Florida’s toughness called into question after loss to pesky UConn
GAINESVILLE, Fla. — Billy Donovan said earlier this week that the way walk-on senior Jake Kurtz bounced back from that knee-capping play at Florida State and went diligently back to work at practice, the coach hoped, would serve as a lesson in mental toughness that would rub off on his Florida Gators.
Clearly, it didn’t.
Maybe what Connecticut did to them Saturday will, instead.
The Huskies rolled out the same junkyard-dog mentality they slapped on the Gators at the Final Four nine months ago, coming from 11 points down with 11 minutes to go and handing the UF a 63-59 loss in front of 11,101 at the O’Connell Center.
UConn senior guard Ryan Boatright, who was questionable for the game coming in due to a severe thigh contusion, played through the pain and scored 14 points, grabbed six rebounds and six assists. He was perfect on four free throws in the final 31 seconds, which made what Florida did at the line — an abysmal 8-for-18 (that’s 40 percent) — all the more glaring.
UF (7-6) now heads into Southeastern Conference play next week with its most non-league losses since dropping six early in the 1974-75 season. And three of those six — against Miami, Kansas and now UConn — came after blowing double-digit second-half leads.
This is the latest.
"There’s a mental, competitive spirit you have to have … and we don’t have it," Donovan said. "We play when it’s easy, not when it’s hard."
The easiest it looked was when junior forward Dorian Finney-Smith (19 points, 5 rebounds) drained a 3-point shot with just over 11 minutes left to push the Gators in front 52-41. About 40 seconds later, Huskies guard Omar Calhoun (12 points) hit the first of five UConn 3-pointers over the next five minutes, with Rodney Purvis (11 points) sinking three of them, and it was disaster from there.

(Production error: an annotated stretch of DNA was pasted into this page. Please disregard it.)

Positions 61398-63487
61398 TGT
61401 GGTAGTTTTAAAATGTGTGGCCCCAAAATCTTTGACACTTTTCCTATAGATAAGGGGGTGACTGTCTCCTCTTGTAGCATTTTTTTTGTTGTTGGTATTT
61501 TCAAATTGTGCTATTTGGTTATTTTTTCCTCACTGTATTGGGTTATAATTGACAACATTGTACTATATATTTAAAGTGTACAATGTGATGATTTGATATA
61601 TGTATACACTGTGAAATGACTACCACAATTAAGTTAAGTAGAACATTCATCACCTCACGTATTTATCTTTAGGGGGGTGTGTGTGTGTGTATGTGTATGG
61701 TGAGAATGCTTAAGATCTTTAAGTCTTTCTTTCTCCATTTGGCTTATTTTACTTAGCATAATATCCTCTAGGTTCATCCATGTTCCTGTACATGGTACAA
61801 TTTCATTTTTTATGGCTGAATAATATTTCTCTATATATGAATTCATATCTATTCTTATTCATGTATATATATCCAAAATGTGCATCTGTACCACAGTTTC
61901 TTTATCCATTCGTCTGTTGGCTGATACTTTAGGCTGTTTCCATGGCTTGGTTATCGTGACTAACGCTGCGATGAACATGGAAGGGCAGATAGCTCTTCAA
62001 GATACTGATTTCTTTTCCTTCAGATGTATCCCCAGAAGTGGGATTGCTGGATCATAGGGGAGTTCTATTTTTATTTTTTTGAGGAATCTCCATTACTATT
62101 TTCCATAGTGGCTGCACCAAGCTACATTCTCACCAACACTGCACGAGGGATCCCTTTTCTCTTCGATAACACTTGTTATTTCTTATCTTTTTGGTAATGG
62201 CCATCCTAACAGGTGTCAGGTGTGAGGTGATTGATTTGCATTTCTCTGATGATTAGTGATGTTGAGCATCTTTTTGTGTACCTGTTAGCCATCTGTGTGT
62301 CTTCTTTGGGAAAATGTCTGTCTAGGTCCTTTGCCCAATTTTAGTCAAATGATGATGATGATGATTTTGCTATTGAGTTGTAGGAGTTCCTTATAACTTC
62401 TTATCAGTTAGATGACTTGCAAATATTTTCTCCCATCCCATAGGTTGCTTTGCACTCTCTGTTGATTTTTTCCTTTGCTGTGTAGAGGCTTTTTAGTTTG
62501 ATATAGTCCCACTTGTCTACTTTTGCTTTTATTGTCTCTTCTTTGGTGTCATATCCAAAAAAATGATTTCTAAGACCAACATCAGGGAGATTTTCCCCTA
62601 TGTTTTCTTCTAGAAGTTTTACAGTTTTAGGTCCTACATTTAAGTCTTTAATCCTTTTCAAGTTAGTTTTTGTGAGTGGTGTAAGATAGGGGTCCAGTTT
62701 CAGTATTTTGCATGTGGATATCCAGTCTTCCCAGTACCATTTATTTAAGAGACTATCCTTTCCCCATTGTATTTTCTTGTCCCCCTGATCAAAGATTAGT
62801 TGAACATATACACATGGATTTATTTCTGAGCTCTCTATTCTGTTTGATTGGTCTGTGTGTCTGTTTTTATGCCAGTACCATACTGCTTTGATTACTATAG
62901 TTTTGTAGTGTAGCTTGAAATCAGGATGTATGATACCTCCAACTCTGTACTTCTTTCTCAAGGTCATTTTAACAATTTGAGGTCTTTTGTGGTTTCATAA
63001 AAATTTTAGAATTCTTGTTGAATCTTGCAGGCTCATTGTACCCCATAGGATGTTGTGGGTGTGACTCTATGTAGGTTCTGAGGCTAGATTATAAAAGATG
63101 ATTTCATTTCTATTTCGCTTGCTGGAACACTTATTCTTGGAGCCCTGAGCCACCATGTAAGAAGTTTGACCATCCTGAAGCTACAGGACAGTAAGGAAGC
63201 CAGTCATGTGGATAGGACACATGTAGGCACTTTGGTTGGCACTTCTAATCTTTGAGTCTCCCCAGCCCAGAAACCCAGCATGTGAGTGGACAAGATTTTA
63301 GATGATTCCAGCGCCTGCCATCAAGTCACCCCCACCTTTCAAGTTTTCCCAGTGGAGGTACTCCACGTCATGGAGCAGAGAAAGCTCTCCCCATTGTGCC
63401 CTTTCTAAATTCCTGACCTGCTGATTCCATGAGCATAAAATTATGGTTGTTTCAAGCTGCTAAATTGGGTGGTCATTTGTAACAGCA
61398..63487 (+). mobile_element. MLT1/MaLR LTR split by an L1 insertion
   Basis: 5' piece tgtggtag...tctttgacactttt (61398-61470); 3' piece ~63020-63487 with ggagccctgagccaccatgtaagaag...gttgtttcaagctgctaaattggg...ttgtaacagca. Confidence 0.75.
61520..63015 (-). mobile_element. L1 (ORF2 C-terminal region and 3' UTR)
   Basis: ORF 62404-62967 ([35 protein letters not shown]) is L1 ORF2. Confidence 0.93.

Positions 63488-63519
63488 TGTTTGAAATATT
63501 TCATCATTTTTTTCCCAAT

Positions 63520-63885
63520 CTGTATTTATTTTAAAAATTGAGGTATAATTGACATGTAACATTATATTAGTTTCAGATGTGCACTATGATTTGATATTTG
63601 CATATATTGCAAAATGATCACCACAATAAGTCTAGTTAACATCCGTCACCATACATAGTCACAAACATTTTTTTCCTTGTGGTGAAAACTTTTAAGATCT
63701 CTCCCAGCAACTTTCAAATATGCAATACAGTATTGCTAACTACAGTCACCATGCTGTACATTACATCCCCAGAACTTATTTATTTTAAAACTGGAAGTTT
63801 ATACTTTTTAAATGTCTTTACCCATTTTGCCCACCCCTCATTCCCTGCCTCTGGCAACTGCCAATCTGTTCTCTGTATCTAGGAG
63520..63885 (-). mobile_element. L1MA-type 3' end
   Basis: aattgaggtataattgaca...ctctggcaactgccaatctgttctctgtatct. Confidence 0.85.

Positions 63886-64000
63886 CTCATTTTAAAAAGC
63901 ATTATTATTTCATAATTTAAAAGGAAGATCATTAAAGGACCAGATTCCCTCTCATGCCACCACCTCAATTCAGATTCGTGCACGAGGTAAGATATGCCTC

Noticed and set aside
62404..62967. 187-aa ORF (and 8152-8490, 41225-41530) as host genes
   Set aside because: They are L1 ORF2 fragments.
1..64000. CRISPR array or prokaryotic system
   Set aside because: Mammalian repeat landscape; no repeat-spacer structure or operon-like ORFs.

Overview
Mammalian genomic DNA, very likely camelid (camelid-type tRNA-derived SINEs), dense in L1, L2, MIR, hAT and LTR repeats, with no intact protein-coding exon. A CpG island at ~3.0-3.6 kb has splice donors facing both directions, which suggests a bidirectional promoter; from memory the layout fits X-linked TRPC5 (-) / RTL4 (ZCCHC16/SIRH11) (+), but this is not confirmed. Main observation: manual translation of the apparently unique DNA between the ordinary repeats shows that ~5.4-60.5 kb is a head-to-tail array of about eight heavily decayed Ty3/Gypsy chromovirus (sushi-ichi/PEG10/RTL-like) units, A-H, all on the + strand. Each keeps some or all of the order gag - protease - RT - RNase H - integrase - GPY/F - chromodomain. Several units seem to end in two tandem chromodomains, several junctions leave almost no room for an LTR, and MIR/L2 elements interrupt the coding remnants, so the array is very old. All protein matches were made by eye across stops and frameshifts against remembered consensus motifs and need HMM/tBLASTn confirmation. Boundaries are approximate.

"We didn’t rotate defensively and get to their shooters fast enough," UF freshman guard Chris Chiozza said. "We got lackadaisical on defense a couple times and they made us pay."
Almost every time.
Meanwhile, there were no such lapses of defense on the other end, as UConn forced UF to miss its next eight field-goal attempts and turned the ball over twice, allowing the Huskies (7-5) to take off on a 17-2 tear. The Gators had their chances along the way. Unfortunately, too many of those chances came at the free-throw line, where they went 1-for-6 in the final 3:51.
The most egregious of the misses came from forward Alex Murphy, who stepped up with his team down 57-56 with 38.1 seconds left and clanged both off the back of the rim.
At the other end, Boatright sank a pair for a three-point lead.
Then UF center Chris Walker was fouled fighting for a rebound. To the line he went, Gators down by three, with 20.4 to go. Bonk and bonk.
At the other end, Boatright again was true on two. Remember, this was the same guy who teamed with Shabazz Napier to basically vaporize Scottie Wilbekin and Michael Frazier from the floor during the NCAA semifinal last April. He has an edge. The kind the Gators do not.
"Think Boatright was missing free throws?" Donovan asked rhetorically, again trying to push his message of mental toughness.
Or lack thereof.
"They made the plays, we didn’t," said Finney-Smith, the only UF player who finished in double figures. "When things get tough and adversity hits, we need to find ways to make stops."
The Gators shot 52 percent in the first half, but 32 in the second, and were 2-for-8 from the free-throw line after intermission. And then there were those missed defensive assignments and UConn’s offensive rebounding (and want-to on 50-50 balls) as it got late.
The Huskies got locked in, nasty and took over the game. Five of their last six field goals were 3-balls and they went 9-for-9 in the second half from the line.
That’s how to close a game.
"I love our guys’ heart and their desire," UConn coach Kevin Ollie said. "Sometimes, it’s just about what’s in your gut and there’s nothing more I can tell them to do."
The Huskies just go out and do it.
And did it to the Gators again.